Generation Z experts David and Jonah Stillman have conducted extensive polling that indicates that such voters will be much less beholden to the traditional political construct of Republicans vs. Democrats.
"In fact, we suspect that this will be the most active yet politically independent voting block in modern American history," Stillman told me. The fact that Bloomberg has been an early and outspoken critic of America's gun policies will only further enhance his station with these young political activists.
On Sunday, Bloomberg appeared on CBS' "Face the Nation" to talk about the environment and again face questions about whether he will run for president. The former mayor (in a fairly unconvincing fashion) dismissed any notion that he is seriously thinking about running for president in 2020, saying the chances were "not very high," but not zero.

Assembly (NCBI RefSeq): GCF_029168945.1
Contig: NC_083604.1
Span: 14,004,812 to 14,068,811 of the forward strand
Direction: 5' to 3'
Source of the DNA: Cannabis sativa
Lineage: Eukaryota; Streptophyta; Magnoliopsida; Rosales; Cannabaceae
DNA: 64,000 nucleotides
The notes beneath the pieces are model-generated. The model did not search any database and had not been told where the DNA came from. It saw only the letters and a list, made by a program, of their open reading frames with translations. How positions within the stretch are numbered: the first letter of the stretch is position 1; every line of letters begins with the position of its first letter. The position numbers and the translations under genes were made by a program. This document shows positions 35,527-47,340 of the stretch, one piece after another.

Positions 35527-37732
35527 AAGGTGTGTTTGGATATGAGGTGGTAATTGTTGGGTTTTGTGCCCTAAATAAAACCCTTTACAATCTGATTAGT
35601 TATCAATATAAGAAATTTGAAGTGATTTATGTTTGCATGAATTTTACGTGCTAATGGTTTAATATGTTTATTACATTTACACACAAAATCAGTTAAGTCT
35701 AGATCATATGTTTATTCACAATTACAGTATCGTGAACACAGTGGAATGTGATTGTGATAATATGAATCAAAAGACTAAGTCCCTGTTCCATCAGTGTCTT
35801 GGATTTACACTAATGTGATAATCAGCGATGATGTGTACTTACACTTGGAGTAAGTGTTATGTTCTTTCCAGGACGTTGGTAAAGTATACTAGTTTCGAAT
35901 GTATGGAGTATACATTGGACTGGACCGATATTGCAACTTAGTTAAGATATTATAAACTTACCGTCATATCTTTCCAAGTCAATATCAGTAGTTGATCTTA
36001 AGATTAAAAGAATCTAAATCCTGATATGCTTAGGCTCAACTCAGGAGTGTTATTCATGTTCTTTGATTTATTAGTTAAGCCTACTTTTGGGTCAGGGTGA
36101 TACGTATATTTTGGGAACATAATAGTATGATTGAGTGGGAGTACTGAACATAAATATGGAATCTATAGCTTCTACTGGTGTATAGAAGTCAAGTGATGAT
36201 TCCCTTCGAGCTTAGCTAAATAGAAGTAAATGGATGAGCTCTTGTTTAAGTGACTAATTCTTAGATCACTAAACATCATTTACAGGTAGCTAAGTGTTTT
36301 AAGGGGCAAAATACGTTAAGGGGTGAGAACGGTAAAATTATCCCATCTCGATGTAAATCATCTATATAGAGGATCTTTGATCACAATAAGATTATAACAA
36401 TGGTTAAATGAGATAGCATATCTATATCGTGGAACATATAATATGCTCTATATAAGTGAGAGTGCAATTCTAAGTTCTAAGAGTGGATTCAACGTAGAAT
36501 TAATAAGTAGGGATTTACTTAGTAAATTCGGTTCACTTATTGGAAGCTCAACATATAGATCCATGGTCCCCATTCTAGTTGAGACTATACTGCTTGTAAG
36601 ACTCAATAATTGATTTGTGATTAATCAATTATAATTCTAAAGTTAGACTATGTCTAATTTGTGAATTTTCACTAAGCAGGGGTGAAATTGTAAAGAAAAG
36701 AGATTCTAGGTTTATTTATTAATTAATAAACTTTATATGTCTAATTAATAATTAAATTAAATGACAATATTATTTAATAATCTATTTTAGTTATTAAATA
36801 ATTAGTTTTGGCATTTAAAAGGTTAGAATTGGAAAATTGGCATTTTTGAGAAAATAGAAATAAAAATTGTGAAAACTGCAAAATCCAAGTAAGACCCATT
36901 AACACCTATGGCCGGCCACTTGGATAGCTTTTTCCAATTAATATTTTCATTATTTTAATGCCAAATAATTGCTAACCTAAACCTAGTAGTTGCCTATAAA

In doing so, he left the door open just enough so that he could easily pry it back without much effort should he sense an opening a year and a half from now.
The 2018 midterms will potentially upend the current political landscape in more ways than one, creating an avenue for a new kind of centrist presidential ticket to emerge. Whether that's a fusion ticket, as Tusk has suggested, or Bloomberg himself, its too early to say. But it's something all Americans should keep their eye on.